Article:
AMS’ acquisition of just-enough Osram shares leaves it needing more for true control

Dec. 10, 2019
At 59.3%, the Austrian sensor maker gained governance of Osram, but it did not gain control of the cash. No wonder ams is trying to buy more. It also faces a rankled Osram workforce. This takeover is not gift-wrapped.

AMS has revealed that it barely squeaked by its minimum threshold for acquiring Osram, garnering 59.3% of shares. While the amount met the required 55%, the Austrian sensor company still faces a battle for full control of Osram cash, and will also have to deal with aggrieved employees.

In its month-long effort to buy shares, Premstaetten-based ams raced to the finish line on deadline day last Thursday, catapulting its collection of Osram stock from a laggardly 39.8% at 2 PM that day to the minimum 55% by midnight.

The victory followed a defeat in early October, when in a previous takeover attempt, ams set a minimum goal of 70%, which it subsequently lowered to 62.5% — an amount which it failed to reach.

This time, ams got what it wanted — Munich-based Osram — by virtue of lowering the minimum to 55% in a bid launched on Nov. 7.

But even though ams now has governing control of Osram, it is well short of the 75% it would need to control Osram cash flow, under German “domination agreement” laws that hold sway in the country’s mergers and acquisitions.

And cash will be especially important if ams, with its €1.4 billion ($1.55B) in revenue and its 8600 employees, is to pay back the banks that financed its €41 ($45.40) per share acquisition of the much larger €4.1B ($4.54B) Osram and its 23,500 employees. If it can’t settle the debt, then the future of the combined entity is cloudy.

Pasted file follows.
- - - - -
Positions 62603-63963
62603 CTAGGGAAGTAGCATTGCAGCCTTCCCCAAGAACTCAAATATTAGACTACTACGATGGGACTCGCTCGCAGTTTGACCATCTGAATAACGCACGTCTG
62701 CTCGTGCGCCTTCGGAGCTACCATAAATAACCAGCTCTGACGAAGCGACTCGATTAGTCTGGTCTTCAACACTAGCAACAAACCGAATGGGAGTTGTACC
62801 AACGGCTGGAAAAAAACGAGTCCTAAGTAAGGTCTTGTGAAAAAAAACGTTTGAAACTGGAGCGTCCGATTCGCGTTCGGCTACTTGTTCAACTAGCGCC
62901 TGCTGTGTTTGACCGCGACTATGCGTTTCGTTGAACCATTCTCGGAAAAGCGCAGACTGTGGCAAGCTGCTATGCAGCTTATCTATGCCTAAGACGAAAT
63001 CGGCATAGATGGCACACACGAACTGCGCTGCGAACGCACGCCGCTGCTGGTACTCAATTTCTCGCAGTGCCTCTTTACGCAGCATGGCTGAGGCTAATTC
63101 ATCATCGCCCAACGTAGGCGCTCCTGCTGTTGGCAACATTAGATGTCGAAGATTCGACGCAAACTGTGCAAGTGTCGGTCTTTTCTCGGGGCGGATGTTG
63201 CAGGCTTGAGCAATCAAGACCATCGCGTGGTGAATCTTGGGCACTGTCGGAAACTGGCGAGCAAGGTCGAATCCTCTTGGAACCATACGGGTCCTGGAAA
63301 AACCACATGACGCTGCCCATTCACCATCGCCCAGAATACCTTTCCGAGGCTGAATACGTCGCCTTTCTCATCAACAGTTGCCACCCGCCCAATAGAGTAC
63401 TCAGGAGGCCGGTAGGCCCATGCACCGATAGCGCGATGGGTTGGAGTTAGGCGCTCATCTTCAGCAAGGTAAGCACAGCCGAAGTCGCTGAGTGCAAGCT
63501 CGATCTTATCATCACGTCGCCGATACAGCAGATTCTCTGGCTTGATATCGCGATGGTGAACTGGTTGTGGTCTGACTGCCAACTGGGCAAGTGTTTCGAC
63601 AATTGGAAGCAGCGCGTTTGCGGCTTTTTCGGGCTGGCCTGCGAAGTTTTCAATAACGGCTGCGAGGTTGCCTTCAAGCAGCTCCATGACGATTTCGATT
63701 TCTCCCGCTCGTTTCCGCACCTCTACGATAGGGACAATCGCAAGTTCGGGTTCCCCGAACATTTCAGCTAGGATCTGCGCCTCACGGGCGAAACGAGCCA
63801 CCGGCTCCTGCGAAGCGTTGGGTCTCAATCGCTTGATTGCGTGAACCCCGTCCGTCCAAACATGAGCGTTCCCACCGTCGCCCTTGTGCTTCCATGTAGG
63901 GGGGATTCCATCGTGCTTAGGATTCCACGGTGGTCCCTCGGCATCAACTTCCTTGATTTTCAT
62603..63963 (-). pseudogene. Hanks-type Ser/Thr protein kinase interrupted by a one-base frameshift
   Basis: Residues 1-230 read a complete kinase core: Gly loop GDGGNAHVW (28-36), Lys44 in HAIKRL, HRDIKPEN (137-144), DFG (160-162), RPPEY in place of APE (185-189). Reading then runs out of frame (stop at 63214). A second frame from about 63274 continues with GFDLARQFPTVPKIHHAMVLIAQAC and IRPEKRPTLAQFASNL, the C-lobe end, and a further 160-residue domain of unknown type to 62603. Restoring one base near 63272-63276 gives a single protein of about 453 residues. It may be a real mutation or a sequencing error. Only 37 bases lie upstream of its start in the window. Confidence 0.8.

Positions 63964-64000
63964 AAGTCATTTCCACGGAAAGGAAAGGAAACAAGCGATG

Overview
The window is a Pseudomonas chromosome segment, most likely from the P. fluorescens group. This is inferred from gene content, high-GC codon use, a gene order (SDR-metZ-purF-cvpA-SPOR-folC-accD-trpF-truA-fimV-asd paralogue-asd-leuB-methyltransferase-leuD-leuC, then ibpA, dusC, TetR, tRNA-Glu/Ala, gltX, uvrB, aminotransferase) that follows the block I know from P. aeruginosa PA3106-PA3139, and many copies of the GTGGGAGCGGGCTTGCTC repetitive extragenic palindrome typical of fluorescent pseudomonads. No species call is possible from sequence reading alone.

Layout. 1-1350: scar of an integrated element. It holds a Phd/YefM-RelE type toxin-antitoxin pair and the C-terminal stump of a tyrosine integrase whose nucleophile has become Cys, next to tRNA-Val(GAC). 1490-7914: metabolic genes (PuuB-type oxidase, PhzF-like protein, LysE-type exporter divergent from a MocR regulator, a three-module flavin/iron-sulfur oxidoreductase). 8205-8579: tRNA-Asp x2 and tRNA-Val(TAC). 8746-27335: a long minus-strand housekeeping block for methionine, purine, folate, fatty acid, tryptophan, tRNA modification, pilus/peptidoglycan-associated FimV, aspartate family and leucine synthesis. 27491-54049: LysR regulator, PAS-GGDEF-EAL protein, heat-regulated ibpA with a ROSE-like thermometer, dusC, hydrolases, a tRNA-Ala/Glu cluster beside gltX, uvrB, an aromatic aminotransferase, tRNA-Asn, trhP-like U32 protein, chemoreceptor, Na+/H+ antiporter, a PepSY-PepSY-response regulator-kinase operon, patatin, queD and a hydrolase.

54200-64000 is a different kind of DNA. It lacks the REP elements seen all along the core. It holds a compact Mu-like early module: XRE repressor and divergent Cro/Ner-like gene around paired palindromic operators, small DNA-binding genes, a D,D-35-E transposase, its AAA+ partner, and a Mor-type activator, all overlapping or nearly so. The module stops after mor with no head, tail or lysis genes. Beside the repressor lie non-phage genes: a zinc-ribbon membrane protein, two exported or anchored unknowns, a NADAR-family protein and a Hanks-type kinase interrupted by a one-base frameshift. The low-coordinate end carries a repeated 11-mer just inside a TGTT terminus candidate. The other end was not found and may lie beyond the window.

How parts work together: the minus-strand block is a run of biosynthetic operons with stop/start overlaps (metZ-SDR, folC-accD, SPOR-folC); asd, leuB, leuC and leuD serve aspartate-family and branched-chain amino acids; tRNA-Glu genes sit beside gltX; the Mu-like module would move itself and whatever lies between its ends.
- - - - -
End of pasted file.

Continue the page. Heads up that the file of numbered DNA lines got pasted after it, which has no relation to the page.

That could well explain why, as LEDs Magazine noted last week, ams is tacking on an “additional acceptance period” that will give Osram shareholders from Dec. 11 through midnight on Dec. 24 to sell. Some reports have suggested that ams is raising its offer above €41 per share to land those shares, an increase said to be permissible under German law.

None of this financial uncertainty will surprise Osram’s employee representatives, who have opposed the ams takeover for various reasons, including what they say is the financial instability of ams’ offer, given that ams relies heavily on one customer — Apple.